Stalking guide Chris Dalton leaves his roe comfort zone and gets after a different species on his home turf with an eager client.
Last month I covered calling roebucks and the type of calls I prefer to use: the dos and don’ts along with a tale of how it can work if everything comes together. Most of my stalking background involves roe, so I have a fair degree of experience to fall back on – and by that I mean I have learnt from making a lot of mistakes and doing some daft things.
I have spent a good deal of time with reds lately, so I have a fair degree of knowledge about them as well. And as an awful lot of time is spent in the field around the time of the rut for both species, I feel pretty confident that I can offer guests a good chance while we are out after them. Fallow, however, are a different ball game altogether.
In the area of south-west Scotland where Tony and I do most of our stalking, fallow are present 30 miles away in localised pockets and fair numbers, but we didn’t have them on our ground. I have stalked fallow in Midhurst, West Sussex, on a few occasions – in fact one of my DSC witnessed stalks many years ago involved a fallow doe, but that’s about it. So when we took over the management of a block of forestry ground up the M74 corridor, I was excited to see fallow showing up on the historic cull data along with roe. It was great news and a chance to learn more about a fairly new deer species to us both.
Early forays produced some good roe, but the fallow were very noticeable by their absence, and I began to have doubts about the accuracy of the cull data we had been given. I know that fallow move a fair distance and can congregate in large groups, and they can also be a bit like the woodland reds, out last thing at night and in before first light, so catching and seeing them can be challenging. I also spoke to a number of local residents who looked at me strangely when I mentioned fallow deer – ‘what do they look like, then?’ was the usual response.
Anyway, concentrating on the roe, we had noticed damage on the margins of a restock site and had identified a nice spot for a high seat, overlooking an area bounded on three sides by mature trees and a lot of well-used deer tracks. My next visit to the ground saw me with the trailer, lean-to ladder seat and saw. After an hour or so of sawing branches, and lots of banging and adjusting, I had the high seat where I wanted it and secure.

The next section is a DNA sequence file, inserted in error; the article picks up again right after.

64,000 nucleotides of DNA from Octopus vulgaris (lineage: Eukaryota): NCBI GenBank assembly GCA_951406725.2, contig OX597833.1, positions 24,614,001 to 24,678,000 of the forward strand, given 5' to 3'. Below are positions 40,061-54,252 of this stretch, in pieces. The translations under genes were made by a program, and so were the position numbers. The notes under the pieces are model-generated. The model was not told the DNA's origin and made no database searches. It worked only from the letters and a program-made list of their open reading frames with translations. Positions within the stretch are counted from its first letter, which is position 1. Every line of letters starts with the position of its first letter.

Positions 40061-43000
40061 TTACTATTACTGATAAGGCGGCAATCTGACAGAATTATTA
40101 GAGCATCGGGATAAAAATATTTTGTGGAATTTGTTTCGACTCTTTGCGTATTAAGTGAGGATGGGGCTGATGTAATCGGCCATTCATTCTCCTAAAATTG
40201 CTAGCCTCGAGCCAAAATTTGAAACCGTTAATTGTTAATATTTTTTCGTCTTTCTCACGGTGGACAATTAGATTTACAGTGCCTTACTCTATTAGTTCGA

I climbed into it for a final check to confirm all was well, and was quietly contemplating to myself what a great spot it was when a group of eight fallow does and attendant followers sauntered out not 60 yards away and started to feed, tails swishing around without a care in the world.
Sometimes I give up: I had been trying to find them for weeks and they show up in the middle of the day after all the racket I had been making. Well, I could now confirm we did at least have some fallow on the ground.
This all took place mid-September, and I had a regular guest booked in for early October. Working on the principle ‘where there are ladies there will certainly be a few chaps about,’ I knew my man would be keen to try for a fallow buck in the rut, as he hadn’t yet shot one. The call was duly made, and early one fine October evening we both climbed into a high tower very close to the one I mentioned above.
Bear in mind this is the very first time I had taken a client after fallow and the first time I had tried stalking fallow in the rut. I have to say I was slightly anxious, and definitely out of my comfort zone. This got worse as the evening wore on. I was willing something to happen – stalking guides will know all too well what I mean.
I had all but given up and was about to call time as the light was nearly gone, but something made me hold on a while longer. Had this been roe I would have been at the car already. But then a loud belchlike groan from behind startled the both of us. This was followed very quickly by a second groan from the other side of the ride, and so it went on for several minutes. The heightened atmosphere was electric and the sense of anticipation unbelievable.
I couldn’t see anything, but the bucks were close and getting nearer. The light was almost gone so I decided to give it my best belching imitation of a major fallow buck. It was not that good. I nearly choked as I tried to get the noise to come from deep in my throat, and was forced to stifle an irresistible urge to cough. Remarkably, it worked, and as I was trying to regain my composure (goodness knows what the client thought) one of the bucks appeared in the fading light. That’s where the Swarovskis came in to their own.
There was no need to give my guest a prod – the rifle was up on the side rails and the buck dropped like a stone. It was a relief for me, and a happy chap who climbed down the ladder to look at his first fallow.
That would have been good enough, but just as I was about to gralloch the beast our attention was drawn to the sharp crack of twigs across the ride as a huge buck emerged to see what the fuss was about. He gave us an uninterested stare and turned away in disdain.
It was a night to remember for both client and guide, and I only wish they all ended like that. I can also confirm that I have much improved my fallow grunting impersonations since.
For stalking opportunities Chris and Tony can be contacted on 07710 871190 firstname.lastname@example.org.